Take the 2-minute tour ×
Stack Overflow is a question and answer site for professional and enthusiast programmers. It's 100% free, no registration required.

I've searched for a while but i can't either find an answer or come up with a solution of my own, so I turn to you guys. First question I actually ask here :)

I would like to run several instances of the same program, and redirect each of these programs' standard output to a file that contains that same process' pid, something like:

my_program > <pid of the instance of my_program that is called in this command>.log

I'm aware that this is not even close of the way to go :P I have tinkered around with exec and $PPID but to no avail. My bash-fu is weak :| please help me, point me somewhere! Thanks!

share|improve this question

2 Answers 2

up vote 2 down vote accepted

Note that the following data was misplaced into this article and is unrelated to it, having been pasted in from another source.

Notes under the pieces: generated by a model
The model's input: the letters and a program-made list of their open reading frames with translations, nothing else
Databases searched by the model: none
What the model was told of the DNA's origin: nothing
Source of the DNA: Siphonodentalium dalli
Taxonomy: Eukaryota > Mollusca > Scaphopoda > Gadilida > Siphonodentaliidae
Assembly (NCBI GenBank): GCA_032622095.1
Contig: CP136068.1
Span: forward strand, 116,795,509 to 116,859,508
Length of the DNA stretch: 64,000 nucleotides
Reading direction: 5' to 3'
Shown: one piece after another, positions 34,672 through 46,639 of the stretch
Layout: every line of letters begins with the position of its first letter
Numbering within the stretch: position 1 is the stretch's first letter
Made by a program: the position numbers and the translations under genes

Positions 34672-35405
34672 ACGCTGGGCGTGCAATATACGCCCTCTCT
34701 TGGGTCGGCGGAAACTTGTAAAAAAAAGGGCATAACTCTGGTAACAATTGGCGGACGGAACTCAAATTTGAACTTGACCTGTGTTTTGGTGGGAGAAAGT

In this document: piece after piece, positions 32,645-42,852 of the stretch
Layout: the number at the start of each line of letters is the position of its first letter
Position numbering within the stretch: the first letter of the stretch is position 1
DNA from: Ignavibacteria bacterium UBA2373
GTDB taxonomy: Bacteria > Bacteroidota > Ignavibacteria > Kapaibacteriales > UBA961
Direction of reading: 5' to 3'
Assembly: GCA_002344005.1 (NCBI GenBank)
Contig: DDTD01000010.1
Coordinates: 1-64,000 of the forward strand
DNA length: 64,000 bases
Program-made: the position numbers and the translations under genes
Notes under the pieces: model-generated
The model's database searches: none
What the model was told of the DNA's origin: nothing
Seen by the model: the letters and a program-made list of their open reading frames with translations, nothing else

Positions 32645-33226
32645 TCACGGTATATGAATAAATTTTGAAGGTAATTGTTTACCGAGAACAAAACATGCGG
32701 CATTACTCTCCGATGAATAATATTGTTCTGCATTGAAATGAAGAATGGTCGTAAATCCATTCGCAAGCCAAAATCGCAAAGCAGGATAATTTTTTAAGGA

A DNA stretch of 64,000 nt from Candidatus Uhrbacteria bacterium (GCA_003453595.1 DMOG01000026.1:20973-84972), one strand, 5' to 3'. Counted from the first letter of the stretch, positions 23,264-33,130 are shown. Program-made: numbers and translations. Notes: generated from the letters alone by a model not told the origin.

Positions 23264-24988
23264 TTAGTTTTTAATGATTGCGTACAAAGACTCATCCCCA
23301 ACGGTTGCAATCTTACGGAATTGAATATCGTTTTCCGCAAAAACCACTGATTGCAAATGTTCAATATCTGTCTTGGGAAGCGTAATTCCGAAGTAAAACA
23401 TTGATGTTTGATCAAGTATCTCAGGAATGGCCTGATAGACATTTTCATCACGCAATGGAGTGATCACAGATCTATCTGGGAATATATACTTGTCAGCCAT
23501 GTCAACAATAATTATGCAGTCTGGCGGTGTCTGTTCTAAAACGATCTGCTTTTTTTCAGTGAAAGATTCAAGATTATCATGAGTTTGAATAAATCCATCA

You can wrap your program execution into bash script. The bash process will be replaced with your program on exec call. So:

exec my_program > $$.log
share|improve this answer
This solved my problem! Thanks! Actually, I tried something similar, only instead of running a script as a separate bash job so that exec could replace that instance of bash with my_program, I tried the same concept but using the -c command line option for bash, but it didn't work. –  ticklemynausea Oct 4 '10 at 14:08
bash -c "exec echo $$" outputs 3357. // on the same shell, echo $$ outputs 3357 –  ticklemynausea Oct 4 '10 at 14:11
@ticklemynausea: You need think about when $$ is actually substituted by bash with the value. If you write (and most of us do it this way) bash -c "exec sleep 300 > $$.log", the $$ is not replaced by the bash we are about to run, but with parent (e.g. current) bash! Now feel the difference: bash -c 'exec sleep 300 > $$.log' –  dma_k Oct 5 '10 at 9:22

You cannot know the PID of a process before you created it.

Therefore this is not possible, you should rewrite the program that is called, to use getpid() to forge a log name from its own PID.

share|improve this answer

Your Answer


By posting your answer, you agree to the privacy policy and terms of service.

Not the answer you're looking for? Browse other questions tagged or ask your own question.